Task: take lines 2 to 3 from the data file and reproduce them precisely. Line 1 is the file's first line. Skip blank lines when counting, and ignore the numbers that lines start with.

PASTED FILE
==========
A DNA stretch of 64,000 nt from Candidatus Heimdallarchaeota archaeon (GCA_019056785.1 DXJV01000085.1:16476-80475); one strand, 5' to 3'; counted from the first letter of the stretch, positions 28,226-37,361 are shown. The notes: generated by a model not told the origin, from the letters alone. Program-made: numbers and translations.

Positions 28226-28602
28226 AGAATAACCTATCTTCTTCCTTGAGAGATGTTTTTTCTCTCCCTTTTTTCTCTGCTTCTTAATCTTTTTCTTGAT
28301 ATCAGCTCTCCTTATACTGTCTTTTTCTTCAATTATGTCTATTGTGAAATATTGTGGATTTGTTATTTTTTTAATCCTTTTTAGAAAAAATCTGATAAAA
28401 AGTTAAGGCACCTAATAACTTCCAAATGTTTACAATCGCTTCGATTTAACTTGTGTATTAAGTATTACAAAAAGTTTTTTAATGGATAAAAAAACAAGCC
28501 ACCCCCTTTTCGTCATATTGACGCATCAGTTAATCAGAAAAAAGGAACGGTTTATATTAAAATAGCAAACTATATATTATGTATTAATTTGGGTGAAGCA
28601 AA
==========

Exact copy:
Positions 28226-28602
28226 AGAATAACCTATCTTCTTCCTTGAGAGATGTTTTTTCTCTCCCTTTTTTCTCTGCTTCTTAATCTTTTTCTTGAT